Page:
Unconsumption means the accomplishment of properly recycling your old cellphone, rather than the guilt of letting it sit in a drawer.
Unconsumption means the thrill of finding a new use for something that you were about to throw away.
Unconsumption means the pleasure of using a service like Freecycle (or Craigslist, Goodwill, or Salvation Army) to find a new home for the functioning DVD player you just replaced, rather than throwing it in the garbage.
Unconsumption means enjoying the things you own to the fullest – not just at the moment of acquisition.
Unconsumption means the pleasure of using a pair of sneakers until they are truly worn out – as opposed to the nagging feeling of defeat when they simply go out of style.
Unconsumption means feeling good about the simple act of turning off the lights when you leave the room.
Unconsumption is not about the rejection of things, or the demonization of things. It’s not a bunch of rules.
Unconsumption is an idea, a set of behaviors, a way of thinking about consumption itself from a new perspective.
Unconsumption is free.
Founder & Editor:Rob Walker, journalist, Savannah, GA
Editorial & Community Manager: Molly Block, marketing and business development geek, Houston, TX
Right now we’re working on the Waste Project, with tables and chairs and other things that we make from waste material left over from our own production. This project started in 2000, but we’re still working on it on many different levels.
One of the new things is a Waste Waste 40x40 series—so it’s made of the waste of the Waste Project. Instead of the leftovers determining the size and the image of the product, we cut everything down to 40-by-40-millimeter blocks.
It’s a totally different approaching to using the leftovers, and we’re using almost everything because it’s a very small size. And that provides beautiful new objects.
Okay this is not exactly the ideal form of Unconsumption, but seemed amusingly weird enough to pass along:
Artist James Dive’s “Once” consists of a 4 x 4 meter cube of demolished and compacted amusement park. A closer look reveals midway prizes, lights, tickets, garishly-painted metal scraps, and other mementos of old time carny fun. I’m just waiting for the bits to begin creaking back into shape like at the end of the movie Christine.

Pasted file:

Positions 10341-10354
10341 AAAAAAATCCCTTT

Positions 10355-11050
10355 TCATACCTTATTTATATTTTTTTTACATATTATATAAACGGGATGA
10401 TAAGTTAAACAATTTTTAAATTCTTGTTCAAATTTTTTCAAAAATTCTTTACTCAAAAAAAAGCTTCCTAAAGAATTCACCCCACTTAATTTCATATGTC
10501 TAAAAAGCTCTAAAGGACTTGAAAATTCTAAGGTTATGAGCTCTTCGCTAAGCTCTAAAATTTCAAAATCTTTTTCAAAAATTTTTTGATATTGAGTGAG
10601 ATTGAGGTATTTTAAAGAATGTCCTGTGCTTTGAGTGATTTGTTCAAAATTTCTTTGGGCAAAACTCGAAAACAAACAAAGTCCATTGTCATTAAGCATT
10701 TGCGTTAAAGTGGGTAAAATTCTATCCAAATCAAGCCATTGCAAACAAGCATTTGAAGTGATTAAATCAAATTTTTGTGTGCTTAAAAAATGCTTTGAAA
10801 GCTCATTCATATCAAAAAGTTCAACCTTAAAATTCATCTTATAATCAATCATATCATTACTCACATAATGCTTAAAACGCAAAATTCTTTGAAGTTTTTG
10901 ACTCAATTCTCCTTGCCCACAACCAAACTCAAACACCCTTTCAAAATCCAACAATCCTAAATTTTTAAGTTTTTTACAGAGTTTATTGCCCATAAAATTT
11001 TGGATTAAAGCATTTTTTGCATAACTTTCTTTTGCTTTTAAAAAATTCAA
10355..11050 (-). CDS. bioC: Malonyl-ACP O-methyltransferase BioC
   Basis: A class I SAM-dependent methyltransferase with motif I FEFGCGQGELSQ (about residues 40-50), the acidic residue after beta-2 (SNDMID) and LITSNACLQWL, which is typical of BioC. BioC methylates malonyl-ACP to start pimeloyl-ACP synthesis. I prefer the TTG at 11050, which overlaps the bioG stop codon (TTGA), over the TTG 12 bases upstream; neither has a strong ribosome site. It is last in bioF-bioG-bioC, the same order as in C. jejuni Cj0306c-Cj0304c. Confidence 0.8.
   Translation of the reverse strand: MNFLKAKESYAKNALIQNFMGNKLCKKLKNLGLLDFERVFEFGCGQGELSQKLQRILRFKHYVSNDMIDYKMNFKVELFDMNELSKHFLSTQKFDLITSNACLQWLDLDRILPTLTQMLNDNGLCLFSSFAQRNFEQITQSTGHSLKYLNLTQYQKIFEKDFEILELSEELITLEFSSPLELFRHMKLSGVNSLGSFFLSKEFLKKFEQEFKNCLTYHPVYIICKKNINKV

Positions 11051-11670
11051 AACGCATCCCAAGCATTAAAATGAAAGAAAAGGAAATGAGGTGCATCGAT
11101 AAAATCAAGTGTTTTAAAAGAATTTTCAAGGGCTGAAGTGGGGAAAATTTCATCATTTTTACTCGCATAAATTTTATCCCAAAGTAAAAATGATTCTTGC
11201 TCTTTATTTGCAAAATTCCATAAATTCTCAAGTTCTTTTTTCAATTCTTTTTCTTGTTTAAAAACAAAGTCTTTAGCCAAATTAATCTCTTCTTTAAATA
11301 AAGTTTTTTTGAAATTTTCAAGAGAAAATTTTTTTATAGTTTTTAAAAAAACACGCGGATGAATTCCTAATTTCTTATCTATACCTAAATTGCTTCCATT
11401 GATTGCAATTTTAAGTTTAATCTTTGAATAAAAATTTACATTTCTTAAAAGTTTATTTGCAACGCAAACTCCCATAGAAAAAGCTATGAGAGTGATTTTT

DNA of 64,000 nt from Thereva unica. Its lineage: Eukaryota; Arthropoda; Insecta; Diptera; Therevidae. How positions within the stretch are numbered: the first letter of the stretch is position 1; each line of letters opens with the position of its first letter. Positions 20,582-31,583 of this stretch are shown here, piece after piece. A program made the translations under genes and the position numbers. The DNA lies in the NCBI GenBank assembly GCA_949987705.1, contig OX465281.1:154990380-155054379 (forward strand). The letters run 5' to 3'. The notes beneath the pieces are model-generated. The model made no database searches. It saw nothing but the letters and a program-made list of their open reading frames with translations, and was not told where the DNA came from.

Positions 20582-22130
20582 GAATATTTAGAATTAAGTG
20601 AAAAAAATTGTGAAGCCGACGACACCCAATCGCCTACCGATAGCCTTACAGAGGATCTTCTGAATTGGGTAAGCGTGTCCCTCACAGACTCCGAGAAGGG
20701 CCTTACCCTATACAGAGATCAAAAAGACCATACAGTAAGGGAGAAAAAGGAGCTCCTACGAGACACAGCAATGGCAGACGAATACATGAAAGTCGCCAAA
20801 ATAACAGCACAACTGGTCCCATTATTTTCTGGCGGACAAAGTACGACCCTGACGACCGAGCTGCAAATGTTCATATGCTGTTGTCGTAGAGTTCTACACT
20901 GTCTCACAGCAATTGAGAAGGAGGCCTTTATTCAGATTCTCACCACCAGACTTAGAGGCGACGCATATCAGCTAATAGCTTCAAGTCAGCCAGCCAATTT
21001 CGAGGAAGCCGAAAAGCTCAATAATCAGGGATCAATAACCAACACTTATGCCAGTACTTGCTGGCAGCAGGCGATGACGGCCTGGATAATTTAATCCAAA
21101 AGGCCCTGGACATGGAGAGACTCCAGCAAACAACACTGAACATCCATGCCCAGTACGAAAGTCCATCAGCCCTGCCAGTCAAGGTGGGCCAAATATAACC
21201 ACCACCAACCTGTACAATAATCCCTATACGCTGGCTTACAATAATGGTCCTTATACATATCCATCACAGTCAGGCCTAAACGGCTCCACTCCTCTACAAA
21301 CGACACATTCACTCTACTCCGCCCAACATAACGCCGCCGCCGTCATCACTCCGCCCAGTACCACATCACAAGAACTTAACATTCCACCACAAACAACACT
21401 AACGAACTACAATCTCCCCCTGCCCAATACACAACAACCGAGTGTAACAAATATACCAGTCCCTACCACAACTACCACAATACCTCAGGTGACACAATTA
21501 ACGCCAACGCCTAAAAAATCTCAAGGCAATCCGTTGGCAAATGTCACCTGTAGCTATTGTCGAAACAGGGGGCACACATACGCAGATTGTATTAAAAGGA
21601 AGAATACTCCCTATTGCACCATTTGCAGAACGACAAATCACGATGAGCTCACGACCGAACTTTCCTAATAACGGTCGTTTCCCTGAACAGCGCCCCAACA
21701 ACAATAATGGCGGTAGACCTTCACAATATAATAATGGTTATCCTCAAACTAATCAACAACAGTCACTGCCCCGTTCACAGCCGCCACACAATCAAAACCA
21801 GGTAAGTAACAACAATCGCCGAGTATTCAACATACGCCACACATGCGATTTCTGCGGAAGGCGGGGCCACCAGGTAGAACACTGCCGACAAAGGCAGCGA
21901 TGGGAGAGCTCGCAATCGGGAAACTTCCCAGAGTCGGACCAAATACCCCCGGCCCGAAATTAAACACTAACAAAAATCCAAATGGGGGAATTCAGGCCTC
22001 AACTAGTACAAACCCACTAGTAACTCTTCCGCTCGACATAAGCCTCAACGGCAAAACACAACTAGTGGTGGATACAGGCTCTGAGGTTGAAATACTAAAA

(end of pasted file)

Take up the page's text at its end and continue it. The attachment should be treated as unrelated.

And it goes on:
The automaker generates an eye-popping $1 billion a year reusing or recycling materials that would otherwise be thrown away — everything from scrap steel and paint sludge to cardboard boxes and worn-out tires. It’s an unexpected but welcome revenue stream that comes from rethinking its approach to waste reduction.
For years, many cities have treated recycling as an individual civic responsibility like paying taxes or jury duty. The onus is on citizens to do the work of separating trash from recyclables: metal, glass and plastic in one bin, paper in another and landfill items in a third, while city trash collectors cart it away sometimes using a different truck for each kind of waste. Not surprisingly, it’s estimated that cities only effectively recycle about 30 percent of their trash.
Houston Mayor Annise Parker aims to turn this equation on its head. Instead of pushing to get consumers to do a better job separating trash from recyclables, she believes tapping technology can get the job done. Her plan is called Total Reuse: One Bin for All, which envisions the construction of a high-tech sorting facility that would allow 75 percent of Houston’s trash to be recycled using technologies from the mining and refining industries and would potentially generate its own power. Residents put everything in one bin; technology handles the rest.
Houston is one of 20 cities vying for $5 million from Bloomberg Philanthropies’ Mayors Challenge. The City of Houston plans to pursue the total reuse initiative regardless of whether it’s awarded Mayors Challenge funding.